Why are Gas Prices So High?
by Keith Burton - GCN
Sticker shock has long been a part of buying a new car or pickup truck, and now you can add the shock of gasoline prices that exceed the price people paid in the days after Katrina. But is the the American public is being misled over why prices are so high? We think so.
Mississippians and the rest of the nation are seeing the highest prices ever paid for gasoline with prices now over $3 a gallon and climbing. Shortly after Katrina, prices spiked at $2.96 a gallon in September of 2005 when hurricane Katrina was blamed for cutting supplies. There is no such excuse now.
Oil industry "experts" blame the the price increases as seasonal pre-Memorial day run-up on pricing and overall lower production and lower gasoline inventories, but few people believe that is why prices are at record levels.
The average price of gasoline has risen more than eleven cents over the last two weeks nationwide and is expected to continue to rise. Many people feel that consumers are gradually being manipulated to accept ever-increasing prices.
A review of news stories from the major media finds little explanation for the increases other than to encourage people to drive less or to buy more fuel efficient vehicles, that is, to get rid of trucks and SUVs. While more efficient vehicles are one long-range solution, that is not why prices are high right now.
Prices are higher because the industry can charge what they want. Who is there to say otherwise. No one is claiming that gasoline is in short supply. There are no reports of areas of the country that cannot get gasoline.
There are also no state governments complaining that revenue from taxes on gasoline are dropping because people are buying less gasoline. State and federal governments derive a huge income from taxes on fuel. With the introduction of fuel-saving hybrid vehicles in recent years, some state governments have complained that if too many people started actually buying less gasoline, it would damage revenue for roads and highways as most of that money is obtained from taxes on gasoline sales.
A short while ago when the new hybrid vehicles began to sell in large numbers, there was a chorus of concern about how such vehicles would affect state revenues. In California for example, legislators even considered revising how road taxes are obtained by initiating a "mileage tax" on the total number of miles people drive as way to offset a reduction in taxes collected from fuel. Even in Mississippi, officials with the Mississippi Department of Transportation have been concerned that if people start buying less gasoline, they would pay less taxes.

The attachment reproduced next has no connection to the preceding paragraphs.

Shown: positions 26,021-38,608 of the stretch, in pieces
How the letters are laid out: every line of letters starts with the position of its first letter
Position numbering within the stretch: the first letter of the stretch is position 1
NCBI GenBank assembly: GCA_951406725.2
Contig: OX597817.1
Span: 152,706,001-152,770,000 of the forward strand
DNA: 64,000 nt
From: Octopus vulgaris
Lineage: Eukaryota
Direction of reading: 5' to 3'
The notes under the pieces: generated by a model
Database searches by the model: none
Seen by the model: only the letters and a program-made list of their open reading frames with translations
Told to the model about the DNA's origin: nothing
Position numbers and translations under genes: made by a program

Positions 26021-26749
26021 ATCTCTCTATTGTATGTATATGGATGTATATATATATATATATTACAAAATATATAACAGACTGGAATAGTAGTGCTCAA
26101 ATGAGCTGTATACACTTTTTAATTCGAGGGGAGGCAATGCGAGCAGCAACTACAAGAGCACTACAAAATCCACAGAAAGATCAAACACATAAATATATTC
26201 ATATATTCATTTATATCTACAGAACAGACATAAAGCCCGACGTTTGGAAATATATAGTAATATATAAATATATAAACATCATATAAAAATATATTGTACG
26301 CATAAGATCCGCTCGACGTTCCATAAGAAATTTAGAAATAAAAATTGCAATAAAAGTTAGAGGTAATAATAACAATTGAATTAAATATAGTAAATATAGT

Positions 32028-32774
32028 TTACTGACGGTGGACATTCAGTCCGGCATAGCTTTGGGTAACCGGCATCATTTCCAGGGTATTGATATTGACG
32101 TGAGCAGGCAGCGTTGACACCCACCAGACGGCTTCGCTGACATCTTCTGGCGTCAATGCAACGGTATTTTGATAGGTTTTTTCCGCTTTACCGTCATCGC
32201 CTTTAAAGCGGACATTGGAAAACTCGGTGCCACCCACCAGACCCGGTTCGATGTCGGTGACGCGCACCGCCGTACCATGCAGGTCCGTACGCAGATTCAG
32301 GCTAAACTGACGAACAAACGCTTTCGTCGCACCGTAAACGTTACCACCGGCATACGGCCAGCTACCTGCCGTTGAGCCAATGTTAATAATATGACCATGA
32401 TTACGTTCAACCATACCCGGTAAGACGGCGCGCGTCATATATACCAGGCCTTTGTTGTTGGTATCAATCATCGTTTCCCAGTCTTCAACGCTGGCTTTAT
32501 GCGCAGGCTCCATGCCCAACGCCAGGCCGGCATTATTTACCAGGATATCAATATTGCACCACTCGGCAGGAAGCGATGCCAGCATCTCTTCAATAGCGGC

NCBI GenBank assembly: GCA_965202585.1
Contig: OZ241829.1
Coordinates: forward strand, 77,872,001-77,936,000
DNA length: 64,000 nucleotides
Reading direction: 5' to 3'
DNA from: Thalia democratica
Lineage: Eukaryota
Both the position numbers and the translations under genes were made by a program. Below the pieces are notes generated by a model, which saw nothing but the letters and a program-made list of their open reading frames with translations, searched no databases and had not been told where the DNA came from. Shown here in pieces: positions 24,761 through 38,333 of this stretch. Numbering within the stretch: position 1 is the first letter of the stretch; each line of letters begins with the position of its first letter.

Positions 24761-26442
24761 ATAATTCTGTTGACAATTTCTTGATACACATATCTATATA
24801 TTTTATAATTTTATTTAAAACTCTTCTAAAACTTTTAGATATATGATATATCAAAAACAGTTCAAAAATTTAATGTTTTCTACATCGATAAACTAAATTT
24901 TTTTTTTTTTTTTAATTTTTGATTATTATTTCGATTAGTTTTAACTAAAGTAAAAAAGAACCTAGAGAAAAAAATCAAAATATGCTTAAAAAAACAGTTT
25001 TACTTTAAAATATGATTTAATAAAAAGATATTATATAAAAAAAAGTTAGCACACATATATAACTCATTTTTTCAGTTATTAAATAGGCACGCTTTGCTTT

One expected result of the ever increasing cost of fuel is that people will eventually start using less. Today's vehicles are among the most fuel efficient ever produced. What is actually occurring is that there are simply more vehicles on the road, aided in part by the high level of illegal immigration.
Government at every level has also failed to reduce the waste in fuel use. Some transportation experts say if the nation's cities would better regulate traffic signals and road use, billions of gallons of gasoline could be saved. But there has been little effort by government officials to fund studies and implement results to do this.
While there are certainly ways that individuals can reduce how much fuel they use, the fuel will still be used regardless of how people cut back. It is a myth that by cutting how much a person uses that this would "save" fuel. All of the gasoline produced will be used by someone somewhere. The public is being misled, and government and many in the news media are an accomplice to the oil companies in this.
Oil companies are experiencing record level profits. There is no real shortage of fuel. The rise in prices isn't a result of supply and demand, or market forces. Much of the oil industry has been consolidated into ever larger corporations. There is not enough competition in the oil and gas industry for true market forces to work.
The Katrina spike for fuel was a great lesson for the oil companies as it showed that Americans would tolerate higher prices. Prior to Katrina, most of the nation's refineries operated at around 98 percent of capacity. Since Katrina, refineries are operating at significantly less capacity, with the companies blaming maintenance and mechanical troubles as the problem. It is important to remember that there has been no new refineries built in the U.S. in nearly 30 years.
What the huge profits that the oil industry is reporting shows is that they are not rebuilding or returning some of those monies back in to infrastructure and production. Even if Americans were to cut fuel consumption by 15 percent, under current oil company practices, they would find reasons to cut oil refining capacity to maintain higher prices, and this methodology not only affects gasoline prices, but home heating oil.
The truth is that the price of gasoline is more closely tied to the value of the dollar, which is the currency of use for purchasing fuel worldwide. Recent fluctuations in the value of the dollar in relation to other currencies is part of what is involved now.